Friday, June 22, 2007

S C A R E Y Thoughts

I read this on the Below the Beltline blog, penned by one Dr. Walter de Gama:

Raleigh, as you know, is hardly one of the most progressive places in the nation regarding the tear-down issue, or anything for that matter. Golly, has your progressive City Council even bothered to sign the U.S Mayors Climate Protection Agreement?

It’ll take 10 years, if ever, for Raleigh to sort out the issues of tear-downs and fossil fuels reduction. (Heard us called “Sprawleigh” lately? OUCH). First, we’ll have a blue ribbon citizen/developer task force that will offer watered down remedies, then we’ll have some out-of-town consultants that will cost us a bunch of money only to be ignored, then some lame resolution will languish in a Council sub-committee, follow this up with pages and pages of city staff input that nobody will act on (they talked about hiring somebody to study the issue and “craft new regulations”), throw in occasional blather from interested parties in the paper, the occasional energy scare, and zzzzzzzzz from the populace….

All you folks living inside the beltline in 1200 square foot homes on a quarter or half acre get a choice: a bunch of investors that want your house for a rental that they can ignore until it crumbles, or a bunch of investors that want your house so they can tear it out. Either way, don’t waste your time looking for help from this City Council.

Dr. Walter de Gama speaks in full, click here.

I hope this prediction turns out to be premature.

In an earlier post, Dr. de Gama discusses one other issue surrounding teardowns: the concept of gentrification. "When I wrote sometime back about the trend of older homes being torn down and replaced by much larger and very expensive dwellings I wasn’t exactly sure what it is that I was commenting about. Now I know: neighborhoods undergoing this sort of transition are experiencing gentrification," he stated in April 2006.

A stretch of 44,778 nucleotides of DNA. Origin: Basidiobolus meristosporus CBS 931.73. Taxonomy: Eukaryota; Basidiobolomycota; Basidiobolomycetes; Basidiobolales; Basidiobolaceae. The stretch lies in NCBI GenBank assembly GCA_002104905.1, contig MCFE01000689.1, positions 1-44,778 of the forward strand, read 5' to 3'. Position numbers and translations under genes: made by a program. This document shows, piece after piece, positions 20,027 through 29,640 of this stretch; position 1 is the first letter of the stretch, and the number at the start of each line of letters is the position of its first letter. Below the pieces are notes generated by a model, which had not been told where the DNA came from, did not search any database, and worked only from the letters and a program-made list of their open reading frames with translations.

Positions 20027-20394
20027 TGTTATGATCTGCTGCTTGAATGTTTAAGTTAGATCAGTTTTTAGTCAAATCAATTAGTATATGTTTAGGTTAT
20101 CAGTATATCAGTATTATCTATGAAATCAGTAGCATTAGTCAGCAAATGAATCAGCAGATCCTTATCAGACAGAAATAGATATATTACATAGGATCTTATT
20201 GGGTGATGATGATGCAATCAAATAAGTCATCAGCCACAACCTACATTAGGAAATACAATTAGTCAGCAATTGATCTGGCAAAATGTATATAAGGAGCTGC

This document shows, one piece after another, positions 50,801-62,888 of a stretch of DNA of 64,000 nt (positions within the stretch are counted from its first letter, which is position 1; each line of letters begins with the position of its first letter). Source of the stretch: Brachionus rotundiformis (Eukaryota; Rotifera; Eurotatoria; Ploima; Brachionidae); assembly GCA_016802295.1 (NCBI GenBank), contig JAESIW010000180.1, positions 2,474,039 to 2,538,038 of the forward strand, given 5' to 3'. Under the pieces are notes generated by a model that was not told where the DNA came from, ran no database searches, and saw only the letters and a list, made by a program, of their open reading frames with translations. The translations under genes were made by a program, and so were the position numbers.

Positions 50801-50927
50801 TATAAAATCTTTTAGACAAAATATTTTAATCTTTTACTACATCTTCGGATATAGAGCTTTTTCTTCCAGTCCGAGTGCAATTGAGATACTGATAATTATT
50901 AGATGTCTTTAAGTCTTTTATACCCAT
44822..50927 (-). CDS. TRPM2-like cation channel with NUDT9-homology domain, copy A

... If we look around at other places, like London, England, for instance, we find that gentrification wasn’t so much about race as it was about class. The rich move in, and everybody else takes a hike because they can’t afford to stay. This is no different than the San Jose, CA, area, which has property values that are so exclusive they force anybody who is a government worker to commute in from the fringe. When you get near the urban core in the nation's hot spots, it's a white-collar world, folks.

In other words, what we are seeing in Raleigh now is gentrification in the neighborhoods around downtown that are older but still close to the urban core. Nobody is whining too much about this so far from what I can see, whereas in other cities like Washington entire neighborhoods are being replaced with McMansions. As a general rule “what happened” only becomes glaringly obvious in hindsight.

... Investor fever is hitting downtown; people from all over the nation are looking for places in Raleigh to buy low, flip, and sell high, or buy low, develop, and sell high. No property near downtown is immune.

In the final analysis, the one thing nobody can prevent under any circumstance is the practice of one property owner from selling to another. No government, law, rule, or covenant can stop real estate transactions. Call it the natural lifecycle of a neighborhood, or neglect, or the failure of a community to correct itself… landlords with a portfolio of shabby properties, boarded up shacks that are beyond fixing up, a city that looked the other way for too long while the decay continued, no leadership or responsibility for the criminal element, and finally, people and dwellings that simply age-out…

Once the gentrification train leaves the station, it only picks up steam. All aboard!!

As my favorite teacher used to say, "A word to the wise should be sufficient."

Thanks Dr de and Ms C.

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